Humans are animals and dogs just like some humans are born violent and some are raised that way or become that way due to how they are treated.
 
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Animals can be unpredictable and nothing can be ruled out in terms of behavior. An animal with a history of being amazingly friendly can one day turn dangerous for no explained reason.

My uncle had a German shepherd a bunch of years ago when I was a child around the age of 6 or 7 years old. This dog was extremely friendly and my uncle had him for years without incident. When I got bit I was sitting and petting the dog with my aunt right next to me encouraging me to pet him when the dog snapped at my face and took a chunk of skin out of my cheek that has left a permanent scar.

After all these years the life lesson that has stayed with me is never fully trust any animal. Zoo keeper's and other types of animal handlers have learned this the hard way sometimes with fatal results.
Last job I had before the Army was in a zoo in Florida. I am aware that animals are unpredictable. We had a baby chimp who used to throw bowling balls at me and she meant it.

One of the keepers got his ponytail ripped out by the roots by an Orangutan.

Having said that, a pit bull is IME no more or less unpredictable than any other breed of dog I've encountered
 

Area52

Master Class
Heard an old timer give an analogy about how everyone is born without knowledge and everything we now know was learned.
Something that is hardly ever or never brought up is the component of early developmental disability and genetics by any means, whether human or animal as it relates to viciousness.

Do animals have these same difficulties, especially not knowing it’s lineage and past inbreeding.
When it comes to the breed of dog, do they all have that primal killer instinct? What makes my cocker spaniel pee when greeted? Why does my terrier eat the mice it catches?

Dogs must have an inherent sense that triggers it’s defensiveness and offensiveness as needed. Some breeds will roll over if challenged, others of the same breed will fight back.

Speaking of terriers, had Jack Russell mix that was as friendly as can be. One day the kids next door were teasing it by kicking the chain link fence to rile him up. When I told the kids not to tease the dog, they laughed it off and had to be reminded even by their parents. Ever since, that dog never was friendly to those kids and would bark, jump and patrol that fence line like a junkyard dog, almost like a caged panther stalking, waiting for them. Oddly, he never did this when the adults next door would approach. Simply it didn’t like those hyper kids.
Did the dog learn make a sport of this or was it truly revengeful alpha behavior on display? True wild animals can be trained house pets from chimps to tigers…but what triggers the bad behavior?

The people or the animal???

..and ‘
 

10mmLife

Moderator
Staff member
Founding Member
Last job I had before the Army was in a zoo in Florida. I am aware that animals are unpredictable. We had a baby chimp who used to throw bowling balls at me and she meant it.

One of the keepers got his ponytail ripped out by the roots by an Orangutan.

Having said that, a pit bull is IME no more or less unpredictable than any other breed of dog I've encountered
Agreed!
 

Annihilator

SAINT
Founding Member
My thoughts on Pit Bulls, yes they can be dangerous, but in reality, any breed of dog can be, to me, it’s how you brought up the animal, if you treat any dog mean, tease and torment it, they in turn may turn on you or anybody. I know lots of people who have them and there just big babies, just my thoughts.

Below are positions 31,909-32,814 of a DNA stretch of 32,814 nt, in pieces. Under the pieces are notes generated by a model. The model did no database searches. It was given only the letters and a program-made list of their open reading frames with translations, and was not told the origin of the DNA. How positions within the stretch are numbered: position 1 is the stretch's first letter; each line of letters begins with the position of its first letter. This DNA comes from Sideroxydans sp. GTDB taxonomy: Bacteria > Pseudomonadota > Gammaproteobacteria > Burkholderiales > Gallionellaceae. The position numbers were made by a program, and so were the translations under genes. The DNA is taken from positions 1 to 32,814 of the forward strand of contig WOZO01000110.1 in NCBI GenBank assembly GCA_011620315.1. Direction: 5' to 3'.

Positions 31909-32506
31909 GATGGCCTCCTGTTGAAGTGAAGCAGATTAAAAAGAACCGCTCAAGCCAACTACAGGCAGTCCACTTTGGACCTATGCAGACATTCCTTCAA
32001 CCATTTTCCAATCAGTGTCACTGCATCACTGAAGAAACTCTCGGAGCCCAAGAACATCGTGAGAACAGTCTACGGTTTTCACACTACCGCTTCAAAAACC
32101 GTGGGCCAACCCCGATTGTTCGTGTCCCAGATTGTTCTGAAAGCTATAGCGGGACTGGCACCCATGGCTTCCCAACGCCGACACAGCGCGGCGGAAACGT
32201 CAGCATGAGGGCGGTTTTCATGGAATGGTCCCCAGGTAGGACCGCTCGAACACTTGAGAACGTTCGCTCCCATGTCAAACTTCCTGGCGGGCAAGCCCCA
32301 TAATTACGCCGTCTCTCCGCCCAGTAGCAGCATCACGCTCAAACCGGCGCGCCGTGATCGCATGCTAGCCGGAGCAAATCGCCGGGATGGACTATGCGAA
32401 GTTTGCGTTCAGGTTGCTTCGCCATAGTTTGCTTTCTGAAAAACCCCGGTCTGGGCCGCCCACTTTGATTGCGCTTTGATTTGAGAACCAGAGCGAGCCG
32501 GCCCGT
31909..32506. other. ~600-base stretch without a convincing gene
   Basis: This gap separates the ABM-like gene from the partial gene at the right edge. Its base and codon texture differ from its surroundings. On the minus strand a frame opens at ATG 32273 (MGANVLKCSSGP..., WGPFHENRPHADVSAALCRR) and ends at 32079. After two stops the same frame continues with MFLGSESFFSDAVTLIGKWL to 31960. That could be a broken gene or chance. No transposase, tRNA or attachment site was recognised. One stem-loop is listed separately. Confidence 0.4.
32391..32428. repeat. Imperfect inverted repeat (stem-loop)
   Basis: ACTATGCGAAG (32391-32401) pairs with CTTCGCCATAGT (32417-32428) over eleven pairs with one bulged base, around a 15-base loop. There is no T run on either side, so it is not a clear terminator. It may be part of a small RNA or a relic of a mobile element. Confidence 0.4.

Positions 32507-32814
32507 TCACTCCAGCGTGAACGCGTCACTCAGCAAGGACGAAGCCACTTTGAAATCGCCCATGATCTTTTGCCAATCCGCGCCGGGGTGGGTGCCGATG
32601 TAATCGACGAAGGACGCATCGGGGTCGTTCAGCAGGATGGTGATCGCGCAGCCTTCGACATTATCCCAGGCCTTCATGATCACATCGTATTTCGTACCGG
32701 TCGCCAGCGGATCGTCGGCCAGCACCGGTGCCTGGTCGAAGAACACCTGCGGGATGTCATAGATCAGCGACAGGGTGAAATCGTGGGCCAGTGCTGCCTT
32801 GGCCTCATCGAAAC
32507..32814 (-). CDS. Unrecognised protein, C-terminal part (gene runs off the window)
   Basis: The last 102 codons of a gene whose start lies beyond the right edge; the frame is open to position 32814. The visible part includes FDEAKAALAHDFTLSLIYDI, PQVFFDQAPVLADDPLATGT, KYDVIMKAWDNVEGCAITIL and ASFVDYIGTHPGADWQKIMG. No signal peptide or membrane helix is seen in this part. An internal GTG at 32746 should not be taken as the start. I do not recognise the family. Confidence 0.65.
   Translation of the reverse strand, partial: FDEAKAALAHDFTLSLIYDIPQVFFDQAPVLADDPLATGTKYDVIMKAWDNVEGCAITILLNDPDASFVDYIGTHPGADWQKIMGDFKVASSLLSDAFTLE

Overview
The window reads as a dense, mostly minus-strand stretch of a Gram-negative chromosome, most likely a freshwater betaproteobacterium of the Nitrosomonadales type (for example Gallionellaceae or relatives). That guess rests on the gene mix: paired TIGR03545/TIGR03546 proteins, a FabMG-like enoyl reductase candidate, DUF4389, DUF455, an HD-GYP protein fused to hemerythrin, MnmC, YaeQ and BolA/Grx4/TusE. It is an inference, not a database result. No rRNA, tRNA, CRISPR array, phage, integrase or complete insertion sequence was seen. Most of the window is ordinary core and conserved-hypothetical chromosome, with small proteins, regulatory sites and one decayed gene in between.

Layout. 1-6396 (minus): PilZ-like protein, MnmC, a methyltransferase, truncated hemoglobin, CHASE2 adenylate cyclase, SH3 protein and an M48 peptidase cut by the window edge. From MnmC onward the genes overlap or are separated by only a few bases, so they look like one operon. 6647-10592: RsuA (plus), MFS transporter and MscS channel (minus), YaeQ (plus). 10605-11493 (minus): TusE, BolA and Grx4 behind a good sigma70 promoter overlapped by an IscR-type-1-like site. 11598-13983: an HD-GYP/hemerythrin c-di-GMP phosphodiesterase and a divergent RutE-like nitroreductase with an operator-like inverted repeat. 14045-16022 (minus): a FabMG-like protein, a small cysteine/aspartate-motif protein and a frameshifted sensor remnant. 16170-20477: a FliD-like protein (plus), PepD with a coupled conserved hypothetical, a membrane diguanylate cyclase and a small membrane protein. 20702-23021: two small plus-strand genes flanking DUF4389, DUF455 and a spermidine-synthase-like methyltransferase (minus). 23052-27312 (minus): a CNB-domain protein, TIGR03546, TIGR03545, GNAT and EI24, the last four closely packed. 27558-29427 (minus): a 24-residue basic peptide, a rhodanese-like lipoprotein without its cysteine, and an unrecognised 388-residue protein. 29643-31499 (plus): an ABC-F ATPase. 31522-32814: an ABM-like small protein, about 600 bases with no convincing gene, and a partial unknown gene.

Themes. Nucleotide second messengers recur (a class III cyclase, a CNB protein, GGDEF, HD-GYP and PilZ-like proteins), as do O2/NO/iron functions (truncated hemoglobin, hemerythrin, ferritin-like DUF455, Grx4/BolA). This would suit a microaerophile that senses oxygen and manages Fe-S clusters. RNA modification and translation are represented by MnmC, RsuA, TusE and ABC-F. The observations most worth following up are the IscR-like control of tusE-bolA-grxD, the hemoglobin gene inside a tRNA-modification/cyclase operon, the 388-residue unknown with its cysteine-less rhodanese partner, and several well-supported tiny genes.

wmg1299

Professional
I think "pack mentality" might have been a factor here. Without all the details it's hard to have much of an opinion.
The pack mentality is particularly very strong in Pitts. My wife fell in love with a 12 week-old "Golden Lab Mix" that a local adoption agency had at the feed store a few years back. The receipt may say otherwise, but that dog is predominantly Pitt.

The dog is easily the sweetest pet I have ever owned, but I have always taken extra care to be aware of her potential. Grace, like many Pitts, is not aggressive with other dogs. Her reaction to other dogs is to almost immediately bring them into the pack. She instantly took to our other dogs, but never wanted to leave the house for a walk without all of the dogs present. This pack mentality can make Pitts dangerous if they are abandoned, or are allowed to roam freely with strays. As much as I love my dog, and after personally knowing a number of very friendly Pitts, I would still never approach a group of Pitts roaming together.
 
Few years ago on a Palm Sunday lady and a guy called they found two Dogo Argentino dogs wandering their property so they called me. They brought them over to my patrol vehicle and lady remarked that my uniform was all clean that she'd put them in my car since the dogs were filthy. Ok. I stood there opened the door first one went in and all a sudden the last dog came and before you can blink an eye sunk its teeth into my upper left thigh area violently shaking its head. With blood pouring out I managed to punch the dog several times before he let me go and then he immediately tried the second time to take yet another bite but this time was met w my ASP baton. The dogs were leashed at the time and there was about a five foot distance between the lady and me. Dog warden stated that I should have shot the dog. Nope. I do not harbor any ill feelings toward the dog. I blame the asshole owner who I come to find out later wanted that breed because of status apparently that breed hunts lions in Africa. Well really nice scar on the leg now. Any dog can be made to be mean and any dog can snap at any time.